AJS914 wrote: ↑
Mon Nov 26, 2018 9:42 pm
Dr. Seiler was on the Velonews Fast Talk podcast for a few episodes recently. They are very good.
That article though is a bit confusing. For starters:
You might not be able to get to 20 hours, but you could increase from say 6 hours to 12 hours.
Increasing from 6 to 12 is a tall order for most recreational cyclists.
In that article he talks about different types of zones which is confusing. Seiler uses the 3 zone model. The article shows the 5 zone model. The majority of riding should be zone 1 (really slow, the classic long slow distance). That 20% is in zone 3. Is that 20% of rides or 20% of training time? If you ride 12 hours per week as the article suggests, then that would be 2.4 hours spent in zone 3 doing intervals. 2.4 hours of accumulated time in intervals is a lot of time. I also read that it was 20% of rides in zone 3 which makes a bit more sense. 4 x 8 min twice a week though is an 64 minutes at the interval pace or about 8% if you ride 12 hours a week.
The slides of pro athletes show 2, 6, and 18% of time spent in the red zone.
Like I pointed out earlier: There are many sources for his research.:
The 80-20 ratio is based on sessions and the rule isn't entirely strict. Pro athletes land closer to 90-10 when doing blocks of 30 hours per week. Some research indicates that a polarized approach with as little as 6 hours per week is better than threshold training. It doesn't mean you should throw threshold training out the window. It still has its place and more race specific intervals are incorporated among the pros prior to an event or their race season. One more thing to consider is that although the research points at POL (polarized training) being better than threshold training it all dependson your background and your level.
I guess the main thing here is that research shows that endurance sports are very dependent on an aerobic base and that doing lots of "not so sexy" easy training gives you mitochondrial and capillary density. The easy/slower training also serves a purpose since it lets you be fresh for the harder sessions.
Seilers zones were initially established from heart rate as they refer to ventilatory thresholds VT and VT2. They can ofcourse be recalculated to % of your FTP. VT1 and VT2 are where the boundaries for where Z1 ends and where Z3 starts. Comparing it to power zones VT1 is the upper limit of endurance pace and VT2 is around threshold power.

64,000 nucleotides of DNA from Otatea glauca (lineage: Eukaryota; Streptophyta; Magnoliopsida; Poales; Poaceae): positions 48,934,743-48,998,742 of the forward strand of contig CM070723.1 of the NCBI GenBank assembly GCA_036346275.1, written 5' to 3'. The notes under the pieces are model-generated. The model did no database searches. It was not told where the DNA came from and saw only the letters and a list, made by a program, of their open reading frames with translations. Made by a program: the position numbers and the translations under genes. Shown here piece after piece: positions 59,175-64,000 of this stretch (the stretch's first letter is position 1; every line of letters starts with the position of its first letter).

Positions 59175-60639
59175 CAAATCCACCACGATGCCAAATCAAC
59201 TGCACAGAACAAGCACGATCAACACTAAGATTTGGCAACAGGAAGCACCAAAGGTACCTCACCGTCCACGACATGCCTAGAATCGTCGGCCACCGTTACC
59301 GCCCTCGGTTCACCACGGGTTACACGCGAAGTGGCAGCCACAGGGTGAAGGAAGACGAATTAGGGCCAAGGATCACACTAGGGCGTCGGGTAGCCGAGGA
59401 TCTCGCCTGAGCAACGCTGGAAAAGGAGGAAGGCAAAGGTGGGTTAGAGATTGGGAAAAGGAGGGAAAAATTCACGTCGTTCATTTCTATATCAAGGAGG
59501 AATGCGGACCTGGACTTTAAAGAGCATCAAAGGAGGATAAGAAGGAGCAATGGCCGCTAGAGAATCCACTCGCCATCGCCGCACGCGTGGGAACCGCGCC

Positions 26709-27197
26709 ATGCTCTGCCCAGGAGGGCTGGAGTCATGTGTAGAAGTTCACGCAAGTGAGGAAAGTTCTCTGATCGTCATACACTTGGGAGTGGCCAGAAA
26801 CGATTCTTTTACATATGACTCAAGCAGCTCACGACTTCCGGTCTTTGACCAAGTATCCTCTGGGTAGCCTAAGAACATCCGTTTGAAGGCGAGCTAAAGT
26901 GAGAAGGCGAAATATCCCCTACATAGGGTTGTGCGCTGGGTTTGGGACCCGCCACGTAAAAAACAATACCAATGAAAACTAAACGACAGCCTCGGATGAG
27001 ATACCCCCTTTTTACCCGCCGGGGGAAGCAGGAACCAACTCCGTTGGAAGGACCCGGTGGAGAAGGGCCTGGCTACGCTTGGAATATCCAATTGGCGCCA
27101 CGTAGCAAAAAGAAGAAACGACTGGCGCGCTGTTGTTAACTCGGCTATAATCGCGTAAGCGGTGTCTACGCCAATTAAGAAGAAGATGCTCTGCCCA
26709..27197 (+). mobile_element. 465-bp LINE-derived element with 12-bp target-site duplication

Even during a hard session the accumulated time around 90% of HRmax is quite small since it takes a couple of minutes to get there on each interval. Add warmup, rest between intervals and the cool down and you quickly realize that most of your time is spent well below it.
There are many details around but the concept is quite straight forward. I think cyclist using power meters get a bit confused at first with the zones and the vo2 references in the research.
I've done lots of sweetspot/threshold last 4-5 years but switched to POL a year ago. I commute two hours per day. In the morning it's easy and sometimes fasted. Twice a week I go really hard on my way home. That's 10 hours I spend on the bike instead of being in a car or a train. On the weekends I try to squeeze in a ride that is at least 90 minutes but usually it's close to 3 hours. There are some important adaptations that seem to happen after 90 minutes and my normal commutes or only 60. Also, most races are not much more than 4 hours so a 3 hour ride is more than enough for me to compete. My FTP has increased with 15-20W per year (more in the beginning ofc) and this last year with a polarized approach it's close to 30W higher at 360W / 5w/kg. It felt wrong in the beginning to go so easy but once you do the hard sessions you have no option to go relatively easy in order to cope with them.